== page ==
9 min read

Tomer Kagan and Jacob Orrin of Merit: 5 Things I Wish Someone Told Me Before I Became A Founder

Featured Image

Planning to start a technology company? Learn the keys to success from Tomer and Jacob's conversation with Authority Magazine's Doug Noll.

Verify and trust. Oftentimes you will hear people talk about the concept of “trust and verify.” That makes sense in a large organization. But when you are small it should really be “verify and trust.” Simple mistakes are magnified when you are starting out. While it is easy and often tempting to move fast, you need to keep everyone in the loop and triple check your output.


As part of our interview series called “5 Things I Wish Someone Told Me Before I Became A Founder”, I had the pleasure of interviewing Tomer Kagan and Jacob Orrin of Merit.

Tomer Kagan is the CEO and co-founder of Merit and was previously CEO and co-founder of Quixey, an App Search as a Service company. Passionate about improving people’s lives using science and technology, Kagan has served on the board of the Machine Intelligence Research Institute and worked with the National Science Foundation’s EFRI project. He was named one of Forbes Magazine’s “30 Under 30” and holds a bachelor’s degree in molecular, cellular, and developmental biology from the University of California, Santa Cruz.

Jacob Orrin is the COO and co-founder of Merit, where he provides critical leadership through vision, strategic planning, and overall company direction. Prior to Merit, Orrin was the VP of Revenue at Quixey, where he secured major distribution partnerships including Microsoft, Nokia, and Vodafone. He has held executive business development and sales roles across a diverse range of technology-related businesses from early-stage startups to large publicly traded companies.

Thank you so much for joining us in this interview series! Can you tell us a story about what brought you to this specific career path?

We both came into the startup world by accident. I (Tomer) started a screen printing business to help pay the bills while studying for medical school and quickly realized I liked it more than the possibility of actually going to medical school. Jake was always an innovator making things happen for companies and looking for the next chance to create something big. He came from the nonprofit world and even had a stint in the fashion industry.

When we met, we were both energized by the pace at which startups move. We wanted to scale and solve big, diverse problems. That kind of speed was not possible in a nonprofit organization or larger company. Startups provide a unique opportunity to move fast, solve problems, scale, and help people along the way.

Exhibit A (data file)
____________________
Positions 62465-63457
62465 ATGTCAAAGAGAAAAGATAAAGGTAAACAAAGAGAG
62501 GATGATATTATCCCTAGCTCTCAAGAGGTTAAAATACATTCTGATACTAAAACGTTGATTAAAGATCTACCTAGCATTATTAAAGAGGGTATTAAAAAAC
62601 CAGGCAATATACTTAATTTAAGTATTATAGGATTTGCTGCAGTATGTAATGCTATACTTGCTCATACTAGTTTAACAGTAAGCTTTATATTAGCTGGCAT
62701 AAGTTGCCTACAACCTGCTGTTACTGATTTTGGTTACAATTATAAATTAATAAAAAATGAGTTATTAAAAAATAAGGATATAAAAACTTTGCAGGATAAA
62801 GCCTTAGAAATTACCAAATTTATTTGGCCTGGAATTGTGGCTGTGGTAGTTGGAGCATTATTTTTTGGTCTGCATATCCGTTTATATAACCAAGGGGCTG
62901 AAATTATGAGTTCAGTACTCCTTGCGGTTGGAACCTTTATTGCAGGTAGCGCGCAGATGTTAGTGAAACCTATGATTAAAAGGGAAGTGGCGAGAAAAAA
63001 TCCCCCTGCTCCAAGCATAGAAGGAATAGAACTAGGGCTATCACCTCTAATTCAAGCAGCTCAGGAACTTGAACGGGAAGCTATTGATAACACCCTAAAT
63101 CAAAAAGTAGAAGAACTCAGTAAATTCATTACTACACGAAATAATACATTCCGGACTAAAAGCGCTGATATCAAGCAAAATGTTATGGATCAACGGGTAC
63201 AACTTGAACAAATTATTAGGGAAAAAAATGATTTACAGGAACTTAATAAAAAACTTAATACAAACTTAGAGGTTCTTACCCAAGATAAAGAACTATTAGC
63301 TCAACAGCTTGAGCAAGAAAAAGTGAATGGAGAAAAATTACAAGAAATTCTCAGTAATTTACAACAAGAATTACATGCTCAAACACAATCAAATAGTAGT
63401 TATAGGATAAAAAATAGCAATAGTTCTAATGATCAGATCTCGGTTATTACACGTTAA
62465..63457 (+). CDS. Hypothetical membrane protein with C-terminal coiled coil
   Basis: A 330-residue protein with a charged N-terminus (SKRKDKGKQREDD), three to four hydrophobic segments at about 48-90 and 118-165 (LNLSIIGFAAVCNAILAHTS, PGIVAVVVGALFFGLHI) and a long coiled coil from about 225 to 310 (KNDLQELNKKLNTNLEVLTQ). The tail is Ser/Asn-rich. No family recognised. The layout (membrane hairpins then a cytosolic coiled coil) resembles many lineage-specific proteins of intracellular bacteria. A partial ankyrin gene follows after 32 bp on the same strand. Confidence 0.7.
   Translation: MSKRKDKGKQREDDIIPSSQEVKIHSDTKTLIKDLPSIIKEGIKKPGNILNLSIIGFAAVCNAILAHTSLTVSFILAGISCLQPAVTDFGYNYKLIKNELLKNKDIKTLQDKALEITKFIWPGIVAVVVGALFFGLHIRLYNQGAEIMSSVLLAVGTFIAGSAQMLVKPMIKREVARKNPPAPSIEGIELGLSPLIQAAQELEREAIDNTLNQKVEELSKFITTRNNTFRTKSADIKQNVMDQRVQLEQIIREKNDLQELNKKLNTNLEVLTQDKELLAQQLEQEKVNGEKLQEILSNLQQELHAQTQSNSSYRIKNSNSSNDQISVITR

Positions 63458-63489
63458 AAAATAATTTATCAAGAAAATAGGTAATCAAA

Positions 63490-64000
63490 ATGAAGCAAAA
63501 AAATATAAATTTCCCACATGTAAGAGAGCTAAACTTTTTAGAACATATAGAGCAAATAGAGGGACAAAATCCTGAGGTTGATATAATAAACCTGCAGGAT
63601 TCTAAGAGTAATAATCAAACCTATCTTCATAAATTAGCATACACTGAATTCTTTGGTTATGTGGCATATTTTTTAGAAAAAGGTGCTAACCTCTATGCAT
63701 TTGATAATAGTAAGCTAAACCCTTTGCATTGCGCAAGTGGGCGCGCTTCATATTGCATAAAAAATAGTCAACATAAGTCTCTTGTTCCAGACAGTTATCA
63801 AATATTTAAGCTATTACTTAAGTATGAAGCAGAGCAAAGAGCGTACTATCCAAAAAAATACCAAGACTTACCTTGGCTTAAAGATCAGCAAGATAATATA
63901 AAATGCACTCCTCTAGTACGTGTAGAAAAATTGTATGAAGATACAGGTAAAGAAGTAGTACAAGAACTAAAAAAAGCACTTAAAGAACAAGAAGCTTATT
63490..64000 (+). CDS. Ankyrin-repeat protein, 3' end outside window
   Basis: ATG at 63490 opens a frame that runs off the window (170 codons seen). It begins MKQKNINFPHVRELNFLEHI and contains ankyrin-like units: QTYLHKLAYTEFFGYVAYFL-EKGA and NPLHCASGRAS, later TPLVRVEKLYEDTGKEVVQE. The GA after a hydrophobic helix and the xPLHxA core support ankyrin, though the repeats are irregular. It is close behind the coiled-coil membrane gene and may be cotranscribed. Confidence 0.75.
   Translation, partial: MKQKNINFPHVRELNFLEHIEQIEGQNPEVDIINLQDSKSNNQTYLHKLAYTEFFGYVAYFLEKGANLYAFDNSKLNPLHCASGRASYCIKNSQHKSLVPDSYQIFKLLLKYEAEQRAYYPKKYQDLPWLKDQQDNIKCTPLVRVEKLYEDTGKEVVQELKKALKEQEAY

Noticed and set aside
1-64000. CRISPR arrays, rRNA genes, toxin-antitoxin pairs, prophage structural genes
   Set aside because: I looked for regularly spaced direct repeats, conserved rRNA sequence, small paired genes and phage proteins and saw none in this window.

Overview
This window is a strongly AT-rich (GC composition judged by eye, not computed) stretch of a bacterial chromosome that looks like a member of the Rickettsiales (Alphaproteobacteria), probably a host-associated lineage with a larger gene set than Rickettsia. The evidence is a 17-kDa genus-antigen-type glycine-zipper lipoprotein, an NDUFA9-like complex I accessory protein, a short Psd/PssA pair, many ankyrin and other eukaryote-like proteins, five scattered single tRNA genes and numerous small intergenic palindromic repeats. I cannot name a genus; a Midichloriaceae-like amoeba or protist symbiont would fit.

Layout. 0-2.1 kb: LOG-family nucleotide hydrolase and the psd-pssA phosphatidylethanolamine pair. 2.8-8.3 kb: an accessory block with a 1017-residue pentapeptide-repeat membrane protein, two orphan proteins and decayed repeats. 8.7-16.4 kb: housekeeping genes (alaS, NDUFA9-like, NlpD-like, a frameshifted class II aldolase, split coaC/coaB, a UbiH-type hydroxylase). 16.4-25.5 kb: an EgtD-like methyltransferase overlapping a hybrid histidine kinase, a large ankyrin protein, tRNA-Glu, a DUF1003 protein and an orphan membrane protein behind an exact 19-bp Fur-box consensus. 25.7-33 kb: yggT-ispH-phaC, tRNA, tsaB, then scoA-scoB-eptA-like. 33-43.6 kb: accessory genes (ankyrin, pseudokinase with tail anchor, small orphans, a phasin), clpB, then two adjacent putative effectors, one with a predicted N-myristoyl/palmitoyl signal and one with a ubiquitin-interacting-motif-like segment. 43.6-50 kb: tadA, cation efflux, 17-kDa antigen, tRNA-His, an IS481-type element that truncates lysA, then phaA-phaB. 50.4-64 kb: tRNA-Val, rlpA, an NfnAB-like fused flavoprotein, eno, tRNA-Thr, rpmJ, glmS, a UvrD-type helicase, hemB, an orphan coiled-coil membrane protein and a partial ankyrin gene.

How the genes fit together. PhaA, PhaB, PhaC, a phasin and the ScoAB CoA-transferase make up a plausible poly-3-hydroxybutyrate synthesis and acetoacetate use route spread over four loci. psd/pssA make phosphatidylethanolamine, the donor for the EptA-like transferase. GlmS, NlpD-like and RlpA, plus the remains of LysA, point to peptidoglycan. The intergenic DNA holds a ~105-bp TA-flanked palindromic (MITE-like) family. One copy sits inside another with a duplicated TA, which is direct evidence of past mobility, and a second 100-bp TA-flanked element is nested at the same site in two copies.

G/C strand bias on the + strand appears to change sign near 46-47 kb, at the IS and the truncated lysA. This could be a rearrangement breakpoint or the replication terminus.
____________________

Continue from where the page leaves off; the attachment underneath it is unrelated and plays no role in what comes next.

Can you tell us a story about the hard times that you faced when you first started your journey?

As any founder will know, there are many, but one stands out in particular. When we were first starting out, we moved into a shared office space building in San Francisco. One morning when we arrived at the office, we saw that someone had thrown a brick through the window and stolen all our monitors, tech, etc. Essentially, anything of value was gone. Thankfully, we had replacement value insurance on our equipment and we were able to get everything replaced. This ended up working out in our favor because insurance replaced everything at the current market price, and, amusingly, that was sort of our first funding round. All that goes to say, we certainly do not wish anything like that to happen to any founder, but we have learned that when something bad happens, you will find a way of sorting things out.

Where did you get the drive to continue even though things were so hard?

We both firmly believe that you have not lost until you give up and we have proved that time and time again. Merit was not handed to us and we have worked for every win and success. That level of investment in something fuels the drive to stick with it even when the going gets tough. While yes, things get hard, it is important to realize that you will get out of something what you put into it, a startup included.

So, how are things going today? How did grit and resilience lead to your eventual success?